Height is a pretty big deal in the NBA.

Considering that the game of basketball centers around a hoop that is 10 feet high, it only makes sense that being taller tends to be an advantage.  However, some players lie about their listed heights—to appear shorter.

Kevin Durant of the Oklahoma City Thunder is the perfect example of this. During a recent postgame conversation, Durant revealed that he was actually 6-foot-11, not his listed height of 6-foot-9. The 2013-14 MVP explained why he likes to give the impression that he's shorter than he actually is, via Chris Herring of The Wall Street Journal:

“But really, I’ve always thought it was cool to say I’m a 6-9 small forward,” he said. “Really, that’s the prototypical size for a small forward. Anything taller than that, and they’ll start saying, ‘Ah, he’s a power forward.’ ”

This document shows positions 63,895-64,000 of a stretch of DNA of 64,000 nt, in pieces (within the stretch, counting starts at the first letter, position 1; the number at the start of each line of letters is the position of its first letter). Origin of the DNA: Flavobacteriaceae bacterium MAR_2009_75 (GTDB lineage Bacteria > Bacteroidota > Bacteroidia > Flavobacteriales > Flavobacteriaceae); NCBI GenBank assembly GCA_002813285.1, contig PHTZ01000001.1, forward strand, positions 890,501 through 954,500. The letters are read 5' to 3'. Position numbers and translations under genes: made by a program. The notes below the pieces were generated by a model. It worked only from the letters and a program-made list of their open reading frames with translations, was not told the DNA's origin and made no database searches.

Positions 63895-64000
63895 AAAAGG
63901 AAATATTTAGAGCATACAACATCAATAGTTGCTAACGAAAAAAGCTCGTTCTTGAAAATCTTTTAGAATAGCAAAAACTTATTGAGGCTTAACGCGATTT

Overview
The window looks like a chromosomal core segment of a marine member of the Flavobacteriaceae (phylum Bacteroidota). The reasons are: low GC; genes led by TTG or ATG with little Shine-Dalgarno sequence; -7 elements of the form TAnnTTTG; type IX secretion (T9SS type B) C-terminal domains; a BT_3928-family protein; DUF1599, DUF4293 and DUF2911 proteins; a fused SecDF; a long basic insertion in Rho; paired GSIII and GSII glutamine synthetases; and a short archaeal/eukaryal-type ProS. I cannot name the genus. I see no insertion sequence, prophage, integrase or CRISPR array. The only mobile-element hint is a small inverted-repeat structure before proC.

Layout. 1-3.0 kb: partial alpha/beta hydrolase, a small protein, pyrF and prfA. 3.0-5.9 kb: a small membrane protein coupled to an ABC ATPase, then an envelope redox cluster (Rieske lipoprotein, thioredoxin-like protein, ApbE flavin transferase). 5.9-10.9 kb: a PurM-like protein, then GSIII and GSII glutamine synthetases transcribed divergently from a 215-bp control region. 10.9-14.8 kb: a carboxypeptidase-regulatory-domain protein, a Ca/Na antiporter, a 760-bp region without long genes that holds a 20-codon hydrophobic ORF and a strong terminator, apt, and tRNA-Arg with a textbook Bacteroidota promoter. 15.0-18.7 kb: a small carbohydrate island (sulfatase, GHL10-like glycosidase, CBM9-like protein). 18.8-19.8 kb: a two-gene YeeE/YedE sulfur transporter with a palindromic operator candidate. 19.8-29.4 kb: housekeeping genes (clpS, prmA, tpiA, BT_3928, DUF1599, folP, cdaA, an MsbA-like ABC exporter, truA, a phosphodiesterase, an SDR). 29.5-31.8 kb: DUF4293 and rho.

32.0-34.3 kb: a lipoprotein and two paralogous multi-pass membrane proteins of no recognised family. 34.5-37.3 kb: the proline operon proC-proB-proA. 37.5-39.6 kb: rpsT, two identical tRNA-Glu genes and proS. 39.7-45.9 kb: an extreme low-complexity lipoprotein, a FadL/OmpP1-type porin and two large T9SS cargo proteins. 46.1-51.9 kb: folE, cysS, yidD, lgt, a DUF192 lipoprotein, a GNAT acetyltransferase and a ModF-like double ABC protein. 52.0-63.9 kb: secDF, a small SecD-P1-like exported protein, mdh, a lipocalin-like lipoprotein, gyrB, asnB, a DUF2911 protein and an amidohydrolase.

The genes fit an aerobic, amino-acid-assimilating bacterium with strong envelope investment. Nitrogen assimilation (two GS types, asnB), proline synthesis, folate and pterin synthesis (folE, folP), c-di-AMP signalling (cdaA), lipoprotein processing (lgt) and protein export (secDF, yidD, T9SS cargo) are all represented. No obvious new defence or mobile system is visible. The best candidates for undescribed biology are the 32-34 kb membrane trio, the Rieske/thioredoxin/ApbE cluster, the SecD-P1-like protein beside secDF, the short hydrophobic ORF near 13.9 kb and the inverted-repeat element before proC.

Kevin Durant
Sports Fan Journal

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While Durant enjoys his shorter listed height, those of a more diminutive stature, such as the Dallas MavericksJ.J. Barea, are actually listed a couple inches taller than their real height:

“I remember laughing when they said, ‘6 feet,’ because me and about 20,000 other people in the arena knew that was a lie,” he said. “I’m 5-foot-10 on a good day.”

Herring also points out numerous examples of particular players' listed heights fluctuating throughout the years.

Because there isn't a concrete measuring system, it's hard to know what a real player's height is. A player's listed height could be his barefoot height, height with shoes on, or merely a made-up number to fit what a player desires. For some cases like Durant's, it would appear players prefer a listed height that fits the prototypical size of the position they play.

Regardless of their actual sizes, I think it's safe to assume the vast majority of NBA players are taller than your everyday man.